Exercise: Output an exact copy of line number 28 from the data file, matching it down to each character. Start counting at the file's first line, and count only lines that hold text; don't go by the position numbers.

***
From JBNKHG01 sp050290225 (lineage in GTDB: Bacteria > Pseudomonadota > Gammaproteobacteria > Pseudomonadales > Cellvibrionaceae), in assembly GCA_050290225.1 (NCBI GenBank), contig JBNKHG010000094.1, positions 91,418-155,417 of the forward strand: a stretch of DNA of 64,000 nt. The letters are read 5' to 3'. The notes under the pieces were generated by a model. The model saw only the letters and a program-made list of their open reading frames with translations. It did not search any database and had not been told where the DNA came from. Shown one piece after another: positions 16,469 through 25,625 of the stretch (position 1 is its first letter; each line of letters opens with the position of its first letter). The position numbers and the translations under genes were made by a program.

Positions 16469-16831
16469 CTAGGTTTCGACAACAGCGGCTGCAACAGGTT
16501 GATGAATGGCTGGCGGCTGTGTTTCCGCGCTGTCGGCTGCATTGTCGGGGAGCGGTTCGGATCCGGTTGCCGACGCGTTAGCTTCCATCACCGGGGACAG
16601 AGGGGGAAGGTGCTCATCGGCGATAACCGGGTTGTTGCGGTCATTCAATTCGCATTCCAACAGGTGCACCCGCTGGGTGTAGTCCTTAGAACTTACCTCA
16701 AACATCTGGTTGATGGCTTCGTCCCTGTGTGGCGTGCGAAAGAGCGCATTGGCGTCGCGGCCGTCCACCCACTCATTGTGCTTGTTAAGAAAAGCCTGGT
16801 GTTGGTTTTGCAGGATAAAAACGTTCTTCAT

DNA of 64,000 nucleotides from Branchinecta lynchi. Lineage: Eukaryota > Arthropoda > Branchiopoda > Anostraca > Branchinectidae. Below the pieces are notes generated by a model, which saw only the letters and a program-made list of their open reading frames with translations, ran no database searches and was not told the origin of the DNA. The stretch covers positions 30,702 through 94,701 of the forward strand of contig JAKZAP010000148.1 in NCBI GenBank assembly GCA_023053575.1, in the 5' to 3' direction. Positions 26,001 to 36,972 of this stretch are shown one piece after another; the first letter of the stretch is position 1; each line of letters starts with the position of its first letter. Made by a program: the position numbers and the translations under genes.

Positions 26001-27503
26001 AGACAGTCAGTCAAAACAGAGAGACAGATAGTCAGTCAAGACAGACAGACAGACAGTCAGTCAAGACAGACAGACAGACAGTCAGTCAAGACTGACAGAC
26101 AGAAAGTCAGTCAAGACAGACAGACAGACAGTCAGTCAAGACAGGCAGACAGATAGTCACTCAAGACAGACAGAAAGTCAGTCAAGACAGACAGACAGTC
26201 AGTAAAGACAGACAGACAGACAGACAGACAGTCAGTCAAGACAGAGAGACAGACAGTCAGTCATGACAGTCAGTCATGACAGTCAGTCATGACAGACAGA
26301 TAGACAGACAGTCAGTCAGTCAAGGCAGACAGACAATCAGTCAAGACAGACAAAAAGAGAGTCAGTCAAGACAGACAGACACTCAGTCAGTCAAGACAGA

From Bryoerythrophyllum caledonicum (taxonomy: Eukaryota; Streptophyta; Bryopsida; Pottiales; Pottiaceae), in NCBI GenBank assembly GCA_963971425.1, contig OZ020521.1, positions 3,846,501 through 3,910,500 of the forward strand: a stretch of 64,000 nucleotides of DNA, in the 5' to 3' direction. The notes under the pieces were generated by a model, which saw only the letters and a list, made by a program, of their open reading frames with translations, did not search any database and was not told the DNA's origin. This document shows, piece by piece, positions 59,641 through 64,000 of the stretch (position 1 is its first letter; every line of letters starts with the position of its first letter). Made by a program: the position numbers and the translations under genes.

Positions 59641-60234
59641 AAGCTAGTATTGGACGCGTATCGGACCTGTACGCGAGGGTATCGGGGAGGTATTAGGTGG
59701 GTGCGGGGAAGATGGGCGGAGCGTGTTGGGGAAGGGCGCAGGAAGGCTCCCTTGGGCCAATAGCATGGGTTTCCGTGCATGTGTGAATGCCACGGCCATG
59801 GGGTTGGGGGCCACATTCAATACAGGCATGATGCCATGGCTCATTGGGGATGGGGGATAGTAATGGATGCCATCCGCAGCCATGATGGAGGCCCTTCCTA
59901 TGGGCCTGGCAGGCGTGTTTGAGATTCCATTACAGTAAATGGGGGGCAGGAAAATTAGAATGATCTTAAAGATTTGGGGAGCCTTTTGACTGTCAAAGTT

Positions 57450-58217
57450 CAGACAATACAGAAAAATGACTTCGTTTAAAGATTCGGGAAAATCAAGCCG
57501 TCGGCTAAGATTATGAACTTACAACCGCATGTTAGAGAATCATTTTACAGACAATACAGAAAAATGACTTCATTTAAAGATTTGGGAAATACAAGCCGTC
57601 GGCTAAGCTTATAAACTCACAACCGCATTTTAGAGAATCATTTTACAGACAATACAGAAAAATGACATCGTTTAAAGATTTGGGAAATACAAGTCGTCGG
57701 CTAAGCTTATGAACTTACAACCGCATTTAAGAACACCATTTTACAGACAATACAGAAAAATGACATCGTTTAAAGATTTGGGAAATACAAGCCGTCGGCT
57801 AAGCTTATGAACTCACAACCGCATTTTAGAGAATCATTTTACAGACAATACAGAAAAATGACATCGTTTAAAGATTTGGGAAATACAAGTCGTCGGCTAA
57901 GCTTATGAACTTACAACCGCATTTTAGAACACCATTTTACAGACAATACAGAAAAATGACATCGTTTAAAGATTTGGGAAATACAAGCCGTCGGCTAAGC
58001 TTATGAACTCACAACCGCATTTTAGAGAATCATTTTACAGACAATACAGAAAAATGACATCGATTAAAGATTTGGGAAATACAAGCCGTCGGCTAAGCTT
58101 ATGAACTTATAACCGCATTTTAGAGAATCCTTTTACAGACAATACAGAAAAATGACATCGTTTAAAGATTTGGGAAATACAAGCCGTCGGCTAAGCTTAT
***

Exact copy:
58101 ATGAACTTATAACCGCATTTTAGAGAATCCTTTTACAGACAATACAGAAAAATGACATCGTTTAAAGATTTGGGAAATACAAGCCGTCGGCTAAGCTTAT